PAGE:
NSF Data Management Plan: As of January 18th, 2011, the National Science Foundation is requiring that all proposals be accompanied by a data management plan that is detailed in a 2 page (maximum) supplement to the proposal. This document describes the LSU Office of Research & Economic Development recommendations for being responsive to this requirement.
ORED Handbook for Conduct of Research Activity : This handbook is provided as one mechanism to facilitate the work of LSU researchers by providing practical insights and explanations for the variety of issues that arise during the inherently complex process of research in the university context. No such manual can anticipate and pre‐empt every question that might surface during the conduct of research. This guide instead takes as its starting point many of the major issues elucidated in a report issued in May of 2010 by the Research Related Administrative Procedures Committee (RRAP). This committee was appointed by the Executive Vice Chancellor and Provost in 2009 to identify and make recommendations on major obstacles to the conduct of research here at LSU as perceived by faculty, administrators, and research administrative support staff. The overarching goal of that committee was essentially to minimize the perceived obstacles to the conduct of research at LSU. This handbook is one follow‐up result of the work of that committee.
Statement of Principle in Support of Fellowships and Guidelines for Applying for Fellowship: Nationally and internationally competitive fellowships and awards (e.g. Guggenheim, NEH, ACLS) bring recognition and prestige to individual faculty members and to LSU as a whole. For some disciplines (e.g. arts, humanities), these are the primary mechanism for externally funded research and scholarship. LSU strongly encourages pursuit of these awards, and has developed guidelines to support the fellowship application process and to support in principle keeping the faculty member’s salary and benefits ‘whole’ to the extent possible.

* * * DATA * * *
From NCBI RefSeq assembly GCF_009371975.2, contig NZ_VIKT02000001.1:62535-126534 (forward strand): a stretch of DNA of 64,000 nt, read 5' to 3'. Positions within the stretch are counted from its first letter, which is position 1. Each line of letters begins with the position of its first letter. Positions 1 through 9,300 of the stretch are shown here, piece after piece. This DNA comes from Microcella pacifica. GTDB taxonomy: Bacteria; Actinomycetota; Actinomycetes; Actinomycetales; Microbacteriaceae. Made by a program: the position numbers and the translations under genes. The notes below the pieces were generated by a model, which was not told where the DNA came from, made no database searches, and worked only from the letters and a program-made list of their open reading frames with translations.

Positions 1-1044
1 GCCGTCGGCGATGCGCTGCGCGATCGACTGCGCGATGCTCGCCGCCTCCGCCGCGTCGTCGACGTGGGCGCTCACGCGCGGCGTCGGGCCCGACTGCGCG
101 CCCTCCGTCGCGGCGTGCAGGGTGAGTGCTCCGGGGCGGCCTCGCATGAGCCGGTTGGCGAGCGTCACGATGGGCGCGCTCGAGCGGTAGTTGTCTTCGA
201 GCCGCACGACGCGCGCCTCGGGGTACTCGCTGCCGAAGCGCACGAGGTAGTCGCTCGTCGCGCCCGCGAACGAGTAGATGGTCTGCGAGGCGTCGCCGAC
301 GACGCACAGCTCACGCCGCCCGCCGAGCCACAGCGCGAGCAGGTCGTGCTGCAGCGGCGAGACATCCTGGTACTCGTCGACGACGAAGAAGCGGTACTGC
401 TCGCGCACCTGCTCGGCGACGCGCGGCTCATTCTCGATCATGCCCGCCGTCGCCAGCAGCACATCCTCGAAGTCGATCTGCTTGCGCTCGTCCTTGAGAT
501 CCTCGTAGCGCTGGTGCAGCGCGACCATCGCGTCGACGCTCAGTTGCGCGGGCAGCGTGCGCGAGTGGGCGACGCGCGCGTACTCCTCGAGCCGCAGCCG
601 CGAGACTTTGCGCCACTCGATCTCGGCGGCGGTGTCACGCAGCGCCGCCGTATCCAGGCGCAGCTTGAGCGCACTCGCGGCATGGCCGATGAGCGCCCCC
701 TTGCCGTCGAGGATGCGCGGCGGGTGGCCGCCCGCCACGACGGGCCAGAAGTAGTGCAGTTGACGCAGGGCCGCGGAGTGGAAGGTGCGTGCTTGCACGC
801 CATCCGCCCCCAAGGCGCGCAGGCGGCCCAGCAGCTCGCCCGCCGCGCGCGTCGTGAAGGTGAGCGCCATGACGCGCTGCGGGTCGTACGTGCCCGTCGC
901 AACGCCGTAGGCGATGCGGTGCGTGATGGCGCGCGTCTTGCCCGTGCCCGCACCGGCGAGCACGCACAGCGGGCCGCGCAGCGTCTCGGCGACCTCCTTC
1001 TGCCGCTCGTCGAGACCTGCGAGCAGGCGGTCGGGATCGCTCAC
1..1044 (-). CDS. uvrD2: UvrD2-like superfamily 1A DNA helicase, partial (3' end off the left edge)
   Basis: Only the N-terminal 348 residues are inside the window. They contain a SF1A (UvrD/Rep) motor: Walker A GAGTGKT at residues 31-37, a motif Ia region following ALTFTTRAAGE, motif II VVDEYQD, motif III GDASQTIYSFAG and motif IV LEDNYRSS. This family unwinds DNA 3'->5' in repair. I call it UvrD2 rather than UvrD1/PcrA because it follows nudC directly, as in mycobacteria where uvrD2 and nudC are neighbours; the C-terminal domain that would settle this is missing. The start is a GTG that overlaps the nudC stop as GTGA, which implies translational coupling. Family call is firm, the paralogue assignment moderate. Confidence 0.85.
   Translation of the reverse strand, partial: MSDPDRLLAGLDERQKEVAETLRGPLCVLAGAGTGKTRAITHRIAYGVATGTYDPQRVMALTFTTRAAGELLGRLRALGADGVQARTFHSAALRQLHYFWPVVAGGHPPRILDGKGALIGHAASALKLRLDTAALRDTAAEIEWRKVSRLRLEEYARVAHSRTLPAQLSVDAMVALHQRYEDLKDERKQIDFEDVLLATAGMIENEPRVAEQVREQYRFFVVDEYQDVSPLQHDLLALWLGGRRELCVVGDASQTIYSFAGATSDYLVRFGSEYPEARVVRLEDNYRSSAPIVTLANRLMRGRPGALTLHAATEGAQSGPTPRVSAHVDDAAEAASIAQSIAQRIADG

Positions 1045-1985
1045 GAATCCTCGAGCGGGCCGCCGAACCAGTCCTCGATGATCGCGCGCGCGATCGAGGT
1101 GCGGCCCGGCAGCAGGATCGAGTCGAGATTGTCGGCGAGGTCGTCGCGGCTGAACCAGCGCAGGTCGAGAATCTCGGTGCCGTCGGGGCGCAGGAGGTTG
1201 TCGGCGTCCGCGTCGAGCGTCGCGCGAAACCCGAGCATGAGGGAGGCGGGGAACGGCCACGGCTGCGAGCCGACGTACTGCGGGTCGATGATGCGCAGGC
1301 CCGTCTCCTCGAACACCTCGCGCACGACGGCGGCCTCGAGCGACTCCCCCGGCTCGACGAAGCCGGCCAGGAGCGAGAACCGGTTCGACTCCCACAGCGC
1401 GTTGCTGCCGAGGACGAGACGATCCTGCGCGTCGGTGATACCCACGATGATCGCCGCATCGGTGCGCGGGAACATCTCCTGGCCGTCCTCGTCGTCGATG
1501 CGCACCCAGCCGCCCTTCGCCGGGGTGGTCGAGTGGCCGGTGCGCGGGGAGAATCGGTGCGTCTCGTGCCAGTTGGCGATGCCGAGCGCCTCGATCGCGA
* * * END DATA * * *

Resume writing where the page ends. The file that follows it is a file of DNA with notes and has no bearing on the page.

NSF Responsible Conduct of Research Training Form - Office of Research & Economic Development has developed as standardized form for Responsible Conduct of Research Training for all undergraduate, graduate and post doctoral scholars funded by or cost-shared to a NSF sponsored project.
Cost Sharing or Indirect Cost Reductions and Waivers - Office of Research & Economic Development has developed a standardized form to request approval for Cost Sharing or Indirect Cost Reductions and Waivers.
Ad Hoc Request for Resources Support - Office of Research & Economic Development has developed a standardized form to request approval for Ad Hoc Requests for Resources Support